Navicular bone: suspensory desmotomy in Horses (Equis) | Vetlexicon
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Navicular bone: suspensory desmotomy

ISSN 2398-2977

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Introduction

  • A change in the biomechanics of the navicular suspensory apparatus may relieve pain associated with navicular disease   Navicular bone: syndrome  .
  • Surgery is proposed based on mechanically-based etiology and involves sectioning the collateral sesamoidean ligaments (CSL):
    • These ligaments contain a large number of nerve fibers and surgery may be a form of neurectomy.
    • Exact biomechanical role of the CSLs is unknown.
  • Surgery is proposed to decrease forces on the navicular bone during the caudal phase of the stride.

Uses

  • Unresponsive navicular disease   Navicular bone: syndrome  :
    • Cases in which the disease was present for >1 year showed a decreased response to surgery.
    • Surgery should be attempted early in disease course if being used.

Disadvantages

  • Surgical procedure - requires general anesthesia   Anesthesia: general - overview  .
  • Potential disruption of the collateral ligaments of the pastern   →   instability.
  • Uncertain results.

Alternative techniques

Time required

Preparation

  • 30 min.

Procedure

  • 30-60 min.

Decision taking

Criteria for choosing test

  • Exhausted other treatment options.

Requirements

Materials required

Minimum consumables

  • Standard soft tissue surgical kit.
  • Esmarch tourniquet.

Preparation

Site preparation

  • General anesthesia and dorsal recumbency.
  • Clean foot and prepare entire pastern aseptically - apply tourniquet proximal to fetlock.
  • The ligaments run from the distal dorsal depression of the proximal phalanx to the medial and lateral sides to the navicular bone - in a dorsoproximal distocaudal direction. 
  • The ligaments are closely associated with the collateral sesamoidean ligaments of the proximal interphalangeal joint.

Technique

Approach

Step 1 - Make the incision

  • Incise the skin obliquely from the medial distal eminence of the proximal phalanx extending 3-4 cm dorsally and distally toward the common digital extensor tendon. The incision ends 0.5 cm proximal to the coronary band and is not parallel to the ligament.
  • Repeat this incision on the lateral side.
  • Continue through the subcutaneous tissue to identify the coronary plexus which is at the proximal edge of the collateral cartilage - dissection should be axial to the cartilage to allow identification of the CSL.

Step 2 - Dissect under the ligament

  • Use hemostats to bluntly dissect under the suspensory ligament running oblique to the incision.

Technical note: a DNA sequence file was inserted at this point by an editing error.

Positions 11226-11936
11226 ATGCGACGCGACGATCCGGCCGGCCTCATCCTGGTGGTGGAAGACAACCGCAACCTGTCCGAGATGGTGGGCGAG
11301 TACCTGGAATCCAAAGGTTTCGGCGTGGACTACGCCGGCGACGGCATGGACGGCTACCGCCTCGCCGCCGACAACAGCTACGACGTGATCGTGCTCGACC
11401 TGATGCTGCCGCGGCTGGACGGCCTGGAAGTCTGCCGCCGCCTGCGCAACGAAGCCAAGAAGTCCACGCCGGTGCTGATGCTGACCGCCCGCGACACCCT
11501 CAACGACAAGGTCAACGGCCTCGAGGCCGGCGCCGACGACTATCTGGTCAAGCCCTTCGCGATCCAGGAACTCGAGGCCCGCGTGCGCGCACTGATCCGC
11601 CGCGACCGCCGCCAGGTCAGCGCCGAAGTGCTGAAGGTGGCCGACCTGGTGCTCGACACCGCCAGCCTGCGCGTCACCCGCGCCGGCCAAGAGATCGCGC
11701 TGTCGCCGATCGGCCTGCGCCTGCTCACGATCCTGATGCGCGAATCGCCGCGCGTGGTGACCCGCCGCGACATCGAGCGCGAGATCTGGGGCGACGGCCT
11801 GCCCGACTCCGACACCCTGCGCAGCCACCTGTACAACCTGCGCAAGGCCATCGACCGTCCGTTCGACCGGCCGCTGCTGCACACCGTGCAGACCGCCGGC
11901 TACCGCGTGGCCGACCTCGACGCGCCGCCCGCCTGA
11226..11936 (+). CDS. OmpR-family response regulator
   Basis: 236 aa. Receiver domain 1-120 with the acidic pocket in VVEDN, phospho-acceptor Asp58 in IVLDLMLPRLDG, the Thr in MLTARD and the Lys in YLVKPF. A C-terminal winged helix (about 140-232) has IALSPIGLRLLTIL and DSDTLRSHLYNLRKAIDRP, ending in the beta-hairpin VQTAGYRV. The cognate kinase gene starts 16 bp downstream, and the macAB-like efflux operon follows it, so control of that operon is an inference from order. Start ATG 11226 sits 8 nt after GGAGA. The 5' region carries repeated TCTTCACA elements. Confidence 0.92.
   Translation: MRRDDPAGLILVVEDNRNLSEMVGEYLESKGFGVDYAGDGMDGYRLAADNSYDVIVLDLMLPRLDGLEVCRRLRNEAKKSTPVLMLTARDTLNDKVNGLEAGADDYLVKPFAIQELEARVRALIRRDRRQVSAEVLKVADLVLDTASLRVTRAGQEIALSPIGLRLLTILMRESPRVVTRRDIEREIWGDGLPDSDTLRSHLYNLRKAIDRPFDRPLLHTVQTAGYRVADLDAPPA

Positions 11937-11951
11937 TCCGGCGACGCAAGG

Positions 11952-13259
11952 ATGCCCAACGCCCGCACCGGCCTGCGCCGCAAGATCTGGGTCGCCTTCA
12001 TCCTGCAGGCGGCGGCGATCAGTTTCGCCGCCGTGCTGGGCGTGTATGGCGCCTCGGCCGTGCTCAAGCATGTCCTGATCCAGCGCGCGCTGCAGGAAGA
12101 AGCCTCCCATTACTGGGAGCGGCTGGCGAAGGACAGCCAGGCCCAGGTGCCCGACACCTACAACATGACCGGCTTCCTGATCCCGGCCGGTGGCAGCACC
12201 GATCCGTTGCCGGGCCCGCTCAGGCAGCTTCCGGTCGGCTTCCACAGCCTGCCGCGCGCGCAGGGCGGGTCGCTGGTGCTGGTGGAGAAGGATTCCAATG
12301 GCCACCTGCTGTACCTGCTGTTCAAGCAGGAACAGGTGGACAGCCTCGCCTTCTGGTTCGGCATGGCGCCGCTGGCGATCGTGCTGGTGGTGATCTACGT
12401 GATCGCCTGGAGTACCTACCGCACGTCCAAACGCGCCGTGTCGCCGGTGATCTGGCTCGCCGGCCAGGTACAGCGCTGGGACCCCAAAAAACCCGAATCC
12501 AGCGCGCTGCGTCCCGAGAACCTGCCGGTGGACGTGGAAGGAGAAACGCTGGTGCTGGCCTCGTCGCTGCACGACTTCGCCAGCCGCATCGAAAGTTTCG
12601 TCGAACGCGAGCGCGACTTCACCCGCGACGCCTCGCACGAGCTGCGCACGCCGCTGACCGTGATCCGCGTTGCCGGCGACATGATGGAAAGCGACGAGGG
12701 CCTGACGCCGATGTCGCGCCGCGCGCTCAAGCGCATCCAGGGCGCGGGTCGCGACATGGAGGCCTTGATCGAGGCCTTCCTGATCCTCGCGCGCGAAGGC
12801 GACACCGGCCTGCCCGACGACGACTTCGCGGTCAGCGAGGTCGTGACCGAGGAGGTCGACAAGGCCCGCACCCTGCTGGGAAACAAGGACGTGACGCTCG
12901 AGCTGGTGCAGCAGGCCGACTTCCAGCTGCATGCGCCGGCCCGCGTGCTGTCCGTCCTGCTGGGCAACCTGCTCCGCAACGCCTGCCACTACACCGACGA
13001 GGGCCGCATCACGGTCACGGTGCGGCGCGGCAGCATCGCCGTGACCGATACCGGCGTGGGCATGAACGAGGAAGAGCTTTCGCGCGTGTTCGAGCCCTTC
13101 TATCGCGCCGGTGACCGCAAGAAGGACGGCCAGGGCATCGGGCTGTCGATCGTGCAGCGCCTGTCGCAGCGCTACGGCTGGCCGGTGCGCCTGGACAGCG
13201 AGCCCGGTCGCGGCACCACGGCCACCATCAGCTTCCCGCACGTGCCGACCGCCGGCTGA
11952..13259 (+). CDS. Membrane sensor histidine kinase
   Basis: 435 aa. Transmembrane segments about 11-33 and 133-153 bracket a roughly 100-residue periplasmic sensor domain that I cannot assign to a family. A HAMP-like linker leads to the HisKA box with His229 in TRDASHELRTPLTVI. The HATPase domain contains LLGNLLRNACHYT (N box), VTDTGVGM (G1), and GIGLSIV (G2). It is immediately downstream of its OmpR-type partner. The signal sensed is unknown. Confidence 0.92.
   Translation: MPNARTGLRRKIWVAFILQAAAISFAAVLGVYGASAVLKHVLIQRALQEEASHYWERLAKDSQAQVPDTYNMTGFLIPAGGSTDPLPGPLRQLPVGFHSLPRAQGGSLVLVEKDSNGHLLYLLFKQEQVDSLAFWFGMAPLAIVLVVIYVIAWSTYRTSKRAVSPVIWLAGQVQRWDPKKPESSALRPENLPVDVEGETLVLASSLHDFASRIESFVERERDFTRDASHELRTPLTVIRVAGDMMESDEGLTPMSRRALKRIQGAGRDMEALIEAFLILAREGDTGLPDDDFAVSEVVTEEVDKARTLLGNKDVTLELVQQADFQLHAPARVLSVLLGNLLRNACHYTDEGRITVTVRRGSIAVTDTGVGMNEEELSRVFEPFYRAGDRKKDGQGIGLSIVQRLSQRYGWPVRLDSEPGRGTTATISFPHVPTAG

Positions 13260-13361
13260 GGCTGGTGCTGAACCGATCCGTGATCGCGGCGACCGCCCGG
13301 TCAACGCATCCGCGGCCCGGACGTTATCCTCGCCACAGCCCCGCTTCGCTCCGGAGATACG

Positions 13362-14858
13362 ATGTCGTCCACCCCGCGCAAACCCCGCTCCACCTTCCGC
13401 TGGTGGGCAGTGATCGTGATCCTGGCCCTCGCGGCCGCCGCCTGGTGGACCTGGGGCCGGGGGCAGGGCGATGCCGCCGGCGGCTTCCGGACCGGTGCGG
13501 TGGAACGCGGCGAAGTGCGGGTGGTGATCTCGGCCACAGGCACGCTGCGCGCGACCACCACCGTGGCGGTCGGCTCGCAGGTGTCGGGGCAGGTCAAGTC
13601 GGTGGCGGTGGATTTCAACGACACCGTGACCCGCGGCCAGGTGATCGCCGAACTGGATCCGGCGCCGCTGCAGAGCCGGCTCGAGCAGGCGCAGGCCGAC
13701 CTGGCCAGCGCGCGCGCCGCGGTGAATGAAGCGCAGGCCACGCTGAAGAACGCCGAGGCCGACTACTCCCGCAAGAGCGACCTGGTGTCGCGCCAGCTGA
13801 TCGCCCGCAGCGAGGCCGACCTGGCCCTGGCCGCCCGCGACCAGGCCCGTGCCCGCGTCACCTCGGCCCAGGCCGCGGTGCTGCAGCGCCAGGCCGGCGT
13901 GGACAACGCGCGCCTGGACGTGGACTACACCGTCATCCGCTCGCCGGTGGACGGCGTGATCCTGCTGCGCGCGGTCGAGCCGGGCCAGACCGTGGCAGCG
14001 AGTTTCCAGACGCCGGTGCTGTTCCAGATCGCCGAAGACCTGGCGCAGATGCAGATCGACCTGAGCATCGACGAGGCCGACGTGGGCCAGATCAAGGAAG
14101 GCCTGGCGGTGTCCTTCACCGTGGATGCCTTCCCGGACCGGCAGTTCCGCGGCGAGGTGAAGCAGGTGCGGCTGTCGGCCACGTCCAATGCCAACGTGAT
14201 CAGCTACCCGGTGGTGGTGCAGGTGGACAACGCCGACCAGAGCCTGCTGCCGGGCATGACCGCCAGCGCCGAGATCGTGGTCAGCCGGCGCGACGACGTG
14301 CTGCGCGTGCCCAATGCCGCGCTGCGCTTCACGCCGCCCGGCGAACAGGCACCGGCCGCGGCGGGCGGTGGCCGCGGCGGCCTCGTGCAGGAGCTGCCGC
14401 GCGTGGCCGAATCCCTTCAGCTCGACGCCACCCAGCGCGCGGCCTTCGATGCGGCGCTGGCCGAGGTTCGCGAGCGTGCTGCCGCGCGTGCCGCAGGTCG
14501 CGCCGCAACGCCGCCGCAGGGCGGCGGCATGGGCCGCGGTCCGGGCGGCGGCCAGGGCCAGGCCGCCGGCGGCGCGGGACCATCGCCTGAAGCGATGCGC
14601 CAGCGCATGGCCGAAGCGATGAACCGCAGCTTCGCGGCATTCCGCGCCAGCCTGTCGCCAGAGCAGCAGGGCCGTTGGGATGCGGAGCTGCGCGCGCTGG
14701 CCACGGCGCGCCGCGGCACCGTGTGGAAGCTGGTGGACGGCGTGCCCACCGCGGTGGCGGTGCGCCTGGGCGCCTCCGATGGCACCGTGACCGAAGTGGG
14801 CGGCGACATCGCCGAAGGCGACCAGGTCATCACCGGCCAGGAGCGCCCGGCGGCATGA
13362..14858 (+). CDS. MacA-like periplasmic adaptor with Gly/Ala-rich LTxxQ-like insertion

Core procedure

 

Step 1 - Cut the ligament

 
  • Elevate and transect the ligaments on the medial and lateral sides of the limb.

Do not cut the collateral ligaments of the proximal interphalangeal joint.

  • Incision into the pastern joint does not seem to create complications as long as aseptic technique was followed.

Exit

 

Step 1 - Close the incision

 
  • Close subcutaneous tissues and skin routinely.
  • Bandage to include the foot and prevent the bandages from slipping upwards and exposing the incisions.

Aftercare

Immediate Aftercare

Analgesia

Long term Aftercare

Follow up

  • Balance hooves and use corrective shoeing.
  • Walking exercise for 3 weeks post-operatively.
  • Return to full work, after a gradually increasing exercise program, at about 3 months post-operatively.

Outcomes

Reasons for treatment failure

  • An incomplete response to surgery was seen with these concurrent conditions:
    • Flexor cortex defects.
    • Proximal border enthesiophytes.
    • Mineralization of the DDFT
    • Lameness present for >1 year.
  • Infection of the pastern joint   PIP joint: infection - post-navicular suspensory desmotomy  .

Prognosis

  • Fair - literature suggests 70% of operated horses return to work without lameness; current results are probably slightly less.

Further Reading

Publications

Refereed papers

  • Recent references from PubMed and VetMedResource.
  • Wright I M (1993) A study of 118 cases of navicular disease: treatment by navicular suspensory desmotomy. Equine Vet J 25, 501-509. Erratum in:Equine Vet J 1994 26, 77 PubMed.
  • Wright I M  (1986) Navicular suspensory desmotomy in the treatment of navicular disease: technique and preliminary results. Equine Vet J 18, 443-446 PubMed.

Other sources of information

  • Furst A E & Lischer C J (2006) The Foot. In: Equine Surgery. Eds: Auer & Stick. Saunders Elseveir, USA. pp 1210-1212.